homeless people is well documented. Infectious diseases, trauma, and higher rates of chronic health conditions along with addictions and mental illnesses are seen in greater numbers in the homeless population. Getting homeless people in for treatment and follow up care is difficult because of money problems, transportation issues, lack of contact information, distrust from both ends, and possible lack of healthcare facilities.

5 HOMELESS Self-Reflection Nurses are socialized with the same stereotypes as the general population and they must identify their preconceptions in order to develop compassion when caring for people from underserved and disenfranchised populations (Loewenson & Hunt, 2011, Discussion section, para. 2). I am no different. I learned my stereotypes from family, friends, and coworkers. Learned is the keyword here. I can learn to change my stereotypes to a more accepting and understanding attitude. I have started this unlearning with the research conducted for this paper. The biggest preconception I had about the homeless was their demographics. I did not realize how many families with children were without homes. The majority is still single men and these are the most visible. Unless a person works directly with the homeless, one has no idea of the scope of the problem and who it involves. A second preconception was that I believed homeless people did not want any help. Even though their lifestyle was difficult, it was a lifestyle they chose and were comfortable with since they knew it. Dykeman (2011) states that the myth of homeless being treatment resistant is not true. The homeless often seek treatment when offered an open, flexible and on-site delivery of service (Dykeman, 2011, Background section, para. 5). The mistrust of health care personnel and the negative views by personnel of the homeless prevents the homeless from seeking health care help. Loewenson and Hunts (2011) study showed that nursing students who participated in service-learning clinicals with homeless people were able to change their negative preconceptions into positive attitudes regarding homeless people. I learned that I need to be more open minded and receptive in regards to the homeless and their experiences in order to deliver compassionate care. Perhaps some type of work related workshops would be helpful to my coworkers and I to help demyth the homeless.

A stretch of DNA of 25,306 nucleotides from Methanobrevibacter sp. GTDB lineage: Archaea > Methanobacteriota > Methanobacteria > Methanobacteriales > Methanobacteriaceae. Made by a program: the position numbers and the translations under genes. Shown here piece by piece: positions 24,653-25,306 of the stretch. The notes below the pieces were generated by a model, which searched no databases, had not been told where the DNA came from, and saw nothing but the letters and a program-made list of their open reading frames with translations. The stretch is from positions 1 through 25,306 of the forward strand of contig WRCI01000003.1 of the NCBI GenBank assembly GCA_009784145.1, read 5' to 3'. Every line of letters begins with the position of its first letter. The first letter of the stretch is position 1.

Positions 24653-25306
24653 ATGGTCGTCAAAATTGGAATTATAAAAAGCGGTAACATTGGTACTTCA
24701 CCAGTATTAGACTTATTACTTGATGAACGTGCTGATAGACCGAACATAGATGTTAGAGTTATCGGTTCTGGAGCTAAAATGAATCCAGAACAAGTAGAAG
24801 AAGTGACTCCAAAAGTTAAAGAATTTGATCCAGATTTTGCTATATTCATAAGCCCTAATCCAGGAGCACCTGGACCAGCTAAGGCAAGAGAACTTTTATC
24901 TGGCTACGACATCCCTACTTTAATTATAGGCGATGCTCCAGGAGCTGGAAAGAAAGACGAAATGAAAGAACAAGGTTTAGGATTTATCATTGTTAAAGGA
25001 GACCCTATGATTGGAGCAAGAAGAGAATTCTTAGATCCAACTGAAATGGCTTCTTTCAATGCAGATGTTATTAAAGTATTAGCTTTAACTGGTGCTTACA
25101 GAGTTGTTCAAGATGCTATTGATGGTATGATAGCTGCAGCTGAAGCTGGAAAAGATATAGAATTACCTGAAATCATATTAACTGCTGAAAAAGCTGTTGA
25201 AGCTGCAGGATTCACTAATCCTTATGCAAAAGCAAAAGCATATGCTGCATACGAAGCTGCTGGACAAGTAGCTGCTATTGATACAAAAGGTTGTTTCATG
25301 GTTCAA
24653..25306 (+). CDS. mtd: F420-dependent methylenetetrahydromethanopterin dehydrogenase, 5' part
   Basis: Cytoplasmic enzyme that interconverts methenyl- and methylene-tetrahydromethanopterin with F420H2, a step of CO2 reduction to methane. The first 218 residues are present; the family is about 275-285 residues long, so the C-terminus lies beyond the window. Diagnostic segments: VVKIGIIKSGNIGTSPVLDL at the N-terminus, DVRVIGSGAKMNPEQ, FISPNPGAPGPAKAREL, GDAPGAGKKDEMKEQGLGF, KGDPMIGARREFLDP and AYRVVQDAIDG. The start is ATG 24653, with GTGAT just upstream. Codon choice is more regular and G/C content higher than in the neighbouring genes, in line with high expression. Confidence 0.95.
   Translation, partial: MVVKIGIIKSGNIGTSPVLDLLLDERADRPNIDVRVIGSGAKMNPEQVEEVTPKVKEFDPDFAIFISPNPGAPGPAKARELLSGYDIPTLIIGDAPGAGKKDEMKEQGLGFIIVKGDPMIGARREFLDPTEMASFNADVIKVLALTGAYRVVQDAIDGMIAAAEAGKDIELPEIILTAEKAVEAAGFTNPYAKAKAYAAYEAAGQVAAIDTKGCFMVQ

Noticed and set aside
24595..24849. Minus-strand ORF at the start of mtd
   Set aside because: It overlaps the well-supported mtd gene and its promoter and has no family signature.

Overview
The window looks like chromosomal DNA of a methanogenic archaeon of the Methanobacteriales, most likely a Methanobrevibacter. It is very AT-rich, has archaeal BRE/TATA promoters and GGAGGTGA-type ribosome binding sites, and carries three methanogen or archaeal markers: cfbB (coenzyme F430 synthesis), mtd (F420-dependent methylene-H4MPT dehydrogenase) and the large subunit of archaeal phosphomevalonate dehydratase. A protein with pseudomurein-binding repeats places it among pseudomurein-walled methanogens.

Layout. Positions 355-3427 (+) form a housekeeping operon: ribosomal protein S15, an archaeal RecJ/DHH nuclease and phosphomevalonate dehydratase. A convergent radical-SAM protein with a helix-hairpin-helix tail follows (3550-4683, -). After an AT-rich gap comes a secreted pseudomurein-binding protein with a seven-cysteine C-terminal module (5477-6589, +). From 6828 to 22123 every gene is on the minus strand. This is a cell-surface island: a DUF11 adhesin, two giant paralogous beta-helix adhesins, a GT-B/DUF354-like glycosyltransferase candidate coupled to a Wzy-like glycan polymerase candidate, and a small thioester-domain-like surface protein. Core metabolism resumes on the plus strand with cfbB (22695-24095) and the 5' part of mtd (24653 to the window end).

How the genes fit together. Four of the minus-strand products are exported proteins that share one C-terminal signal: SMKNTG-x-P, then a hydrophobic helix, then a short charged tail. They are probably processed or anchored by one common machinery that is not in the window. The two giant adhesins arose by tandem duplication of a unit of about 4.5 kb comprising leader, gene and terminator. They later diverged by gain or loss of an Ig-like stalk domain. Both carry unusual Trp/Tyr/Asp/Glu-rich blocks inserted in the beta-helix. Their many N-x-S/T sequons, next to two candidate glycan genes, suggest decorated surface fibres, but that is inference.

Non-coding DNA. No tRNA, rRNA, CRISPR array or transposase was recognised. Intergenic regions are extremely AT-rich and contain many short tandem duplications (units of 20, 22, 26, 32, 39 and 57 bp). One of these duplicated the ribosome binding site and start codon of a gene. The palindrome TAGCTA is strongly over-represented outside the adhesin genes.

6 HOMELESS A third preconception is that the homeless are perpetrators of crime in the community. Quite the opposite is true. Homeless people are often victims of crimes, living in a constant state of uncertainty, chaos, and fear (Gerber, 2013). Keeping themselves safe and out of harms way is a constant day to day problem. Police are perceived to not be helpful, therefore many crimes may not be reported. Theft is a concern whether in a shelter or sleeping outdoors. Homeless tend to keep their camps secret and frequently move from place to place. Due to these factors , the homeless are resilient in tolerating conditions that may incapacitate others. There is

camaraderie among themselves with a pride that they can survive tough situations. These situations also keep them living in the present without having any means or ability to plan for the future. Interventions that I could do as a nurse are to recognize the needs of a homeless person. First is to find out what are the immediate needs of the person. Making sure food, clothing, and shelter are available is important. Second is to consult with social work to set up collaboration in the community to meet ongoing needs. A third intervention is to help the person develop their strengths and courage. Debunking myths that the homeless have of health care personnel would be important for me to pursue. A fourth stage of intervention is to advocate for the person (Dykeman, 2011). I believe in helping patients to where they can start to help themselves. A study conducted by Thomas, Gray, and McGinty (2012) showed that the homeless perceive their wellbeing as accepted by society, keeping safe, having a connection with others, and feeling good about themselves. The homeless did not really link wellbeing and health together. I do connect wellbeing with health. The other factors such as being accepted,